Climate change: Electric vehicles are now mainstream, but no silver bullet

Climate change: Electric vehicles are now mainstream, but no silver bullet

Many governments around the world look to promote EV usage to help combat climate change (File/AFP)
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Electric vehicles are finally going mainstream. After decades of waiting for the EV revolution, more and more people worldwide are finally driving them. Driven by strong growth in China and Europe, EV sales crossed a critical milestone in 2022 with 10 percent of the global vehicle market share.

As more governments, large and small, look to promote EV usage to combat climate change, the sector should continue to take market share in the short term. The US state of California has even mandated that all new cars sold must be electric or hybrid by 2035. The explosion in EV usage comes down to simple economics, but that could also end up being the sector’s undoing.

One of the world’s most recognizable electric vehicle companies, Tesla, started 2023 with deep price cuts to its most popular cars. The company cut the prices of its flagship offerings by up to a fifth across the US and Europe in response to cooling market demand spurred by the global economic slowdown and more competition from other brands, especially in China. The price cuts were also in response to falling supply chain costs from the COVID-19 pandemic era. China, one of the world’s fastest-growing markets for EVs, accounts for nearly two-thirds of global sales. As a result, there has been a boom in domestic Chinese EV manufacturing that could soon result in Chinese EVs making inroads in the European and US markets.

China’s emergence as a key EV market highlights the hidden costs of the EV revolution. While consumers have long been concerned by the cost and viability of owning an electric vehicle, the actual costs to the planet have been glossed over in the public imagination. One glaring challenge is the increased carbon debt of electric car usage in colder and more cloudy climates. The unavoidable reality is that electric cars are only as clean as their energy supplies.

The unavoidable reality is that electric cars are only as clean as their energy supplies

Joseph Dana

In markets where renewable energy is not fully utilized to power EV charging stations, the power comes from carbon-dirty sources such as coal and natural gas. This raises the carbon debt of an electric vehicle dramatically, which goes against the general tone of the sector. Then there is the issue of underdeveloped infrastructure. Large parts of the world where renewable energy is abundant lack the necessary infrastructure to kickstart their own EV revolution. Countries like South Africa, blessed with consistent wind and solar energy reserves, have virtually no infrastructure to support EVs.

There are notable bright spots. As part of Abu Dhabi Sustainability Week, Regency and EVGateway unveiled a partnership to deploy 10,000 EV charging stations throughout the UAE by 2030. Given the country’s nearly endless solar energy reserves, the UAE could soon look like a pilot project for the clean use of electric cars. The rest of the Middle East and North Africa are also prime for EVs given how much sunshine they get through the year.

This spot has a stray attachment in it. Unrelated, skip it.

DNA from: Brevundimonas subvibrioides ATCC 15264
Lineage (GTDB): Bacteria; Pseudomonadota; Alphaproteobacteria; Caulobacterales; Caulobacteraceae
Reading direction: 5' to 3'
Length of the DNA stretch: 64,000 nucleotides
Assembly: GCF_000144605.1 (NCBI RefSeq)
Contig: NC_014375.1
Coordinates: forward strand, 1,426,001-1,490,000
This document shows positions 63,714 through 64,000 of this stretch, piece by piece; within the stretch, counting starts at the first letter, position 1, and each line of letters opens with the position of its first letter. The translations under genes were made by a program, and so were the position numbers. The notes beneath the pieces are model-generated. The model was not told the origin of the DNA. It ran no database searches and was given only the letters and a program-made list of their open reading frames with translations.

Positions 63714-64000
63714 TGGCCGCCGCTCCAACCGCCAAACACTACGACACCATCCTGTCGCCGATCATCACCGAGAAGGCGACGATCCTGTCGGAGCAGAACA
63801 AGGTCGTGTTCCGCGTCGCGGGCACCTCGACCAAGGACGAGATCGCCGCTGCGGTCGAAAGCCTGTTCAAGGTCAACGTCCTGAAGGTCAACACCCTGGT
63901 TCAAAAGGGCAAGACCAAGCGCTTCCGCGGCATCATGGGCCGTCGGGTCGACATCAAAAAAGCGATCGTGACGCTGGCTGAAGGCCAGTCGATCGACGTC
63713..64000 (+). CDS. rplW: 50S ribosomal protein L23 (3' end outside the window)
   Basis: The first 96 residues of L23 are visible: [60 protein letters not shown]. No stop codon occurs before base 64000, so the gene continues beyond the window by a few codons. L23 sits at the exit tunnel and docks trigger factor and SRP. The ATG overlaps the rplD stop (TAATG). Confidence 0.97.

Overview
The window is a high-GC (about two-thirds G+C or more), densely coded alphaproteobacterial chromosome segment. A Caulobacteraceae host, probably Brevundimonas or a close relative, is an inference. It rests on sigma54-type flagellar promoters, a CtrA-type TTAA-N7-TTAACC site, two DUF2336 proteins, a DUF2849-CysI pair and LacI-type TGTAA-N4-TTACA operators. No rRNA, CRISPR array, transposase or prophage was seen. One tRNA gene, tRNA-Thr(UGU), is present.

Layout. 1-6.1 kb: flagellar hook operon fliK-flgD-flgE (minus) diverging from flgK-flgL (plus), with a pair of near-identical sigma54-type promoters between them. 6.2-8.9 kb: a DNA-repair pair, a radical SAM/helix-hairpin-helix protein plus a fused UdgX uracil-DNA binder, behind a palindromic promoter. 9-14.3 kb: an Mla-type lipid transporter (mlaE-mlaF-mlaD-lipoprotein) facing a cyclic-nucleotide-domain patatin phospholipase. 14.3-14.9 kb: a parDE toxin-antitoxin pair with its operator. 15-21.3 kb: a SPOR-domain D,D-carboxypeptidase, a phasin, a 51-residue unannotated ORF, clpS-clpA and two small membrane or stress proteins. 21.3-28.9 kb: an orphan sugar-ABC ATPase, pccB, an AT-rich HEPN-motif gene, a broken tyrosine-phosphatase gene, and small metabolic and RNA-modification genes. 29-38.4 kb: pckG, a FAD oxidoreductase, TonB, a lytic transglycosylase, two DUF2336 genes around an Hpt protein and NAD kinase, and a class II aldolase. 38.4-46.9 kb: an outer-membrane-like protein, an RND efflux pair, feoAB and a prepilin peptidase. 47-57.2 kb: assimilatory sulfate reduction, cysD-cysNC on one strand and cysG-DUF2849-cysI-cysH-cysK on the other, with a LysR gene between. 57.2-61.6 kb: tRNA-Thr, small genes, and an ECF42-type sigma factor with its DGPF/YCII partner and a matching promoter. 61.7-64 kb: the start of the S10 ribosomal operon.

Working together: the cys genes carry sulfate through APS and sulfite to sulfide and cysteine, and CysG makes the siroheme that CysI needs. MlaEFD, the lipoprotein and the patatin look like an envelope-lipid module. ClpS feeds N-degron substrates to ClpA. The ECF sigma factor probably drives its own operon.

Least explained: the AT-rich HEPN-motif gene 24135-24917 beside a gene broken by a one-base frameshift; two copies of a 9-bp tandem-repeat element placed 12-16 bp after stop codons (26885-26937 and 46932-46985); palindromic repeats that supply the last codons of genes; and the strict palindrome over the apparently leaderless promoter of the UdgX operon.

Yet, there is another roadblock to more widespread usage. EVs require significant amounts of minerals such as graphite, nickel, cobalt and lithium that traditional cars do not need. Many of these minerals are used in the batteries and microchips that make these vehicles function. The challenge is extracting these minerals and how much supply we have on the planet.

Many of these minerals are only available in select countries. In some countries, the extraction infrastructure is lacking, especially compared with our ability to drill for oil and other hydrocarbons. If the infrastructure was there, the question would then shift to the amount of minerals in the ground. Thus, the greater expansion of electric cars to new markets could translate to serious shortages of vital minerals. If South Africa, for example, decided to make a significant push toward EVs and devoted state resources to the infrastructure challenges, it would put a strain on the mining of vital minerals like lithium. Put simply, there is not the global infrastructure to support the large-scale mining required for a massive expansion of EVs.

Some mineral-producing countries are taking aggressive actions to protect their natural resources. Last month, Zimbabwe banned the export of raw lithium from its borders. The Southern African nation is home to the world’s sixth-largest known lithium reserves and the move could signal a new wave of resource nationalism.

Falling prices for EVs in the West will drive new drivers. The sector is growing exponentially, which is both a good and a bad thing. Now that EVs are a viable alternative to traditional cars, it is time for a fresh conversation about the real impact of this new approach to transport. If we delude ourselves into thinking that EVs will, by their essence, help climate change, we are in for a rude surprise. Like any new technology, EVs bring a host of opportunities and challenges. It is time to think clearly about those challenges before we end up doing more harm than good.

  • Joseph Dana is the former senior editor of Exponential View, a weekly newsletter about technology and its impact on society. He was also the editor-in-chief of emerge85, a lab exploring change in emerging markets and its global impact. Twitter: @ibnezra Copyright: Syndication Bureau
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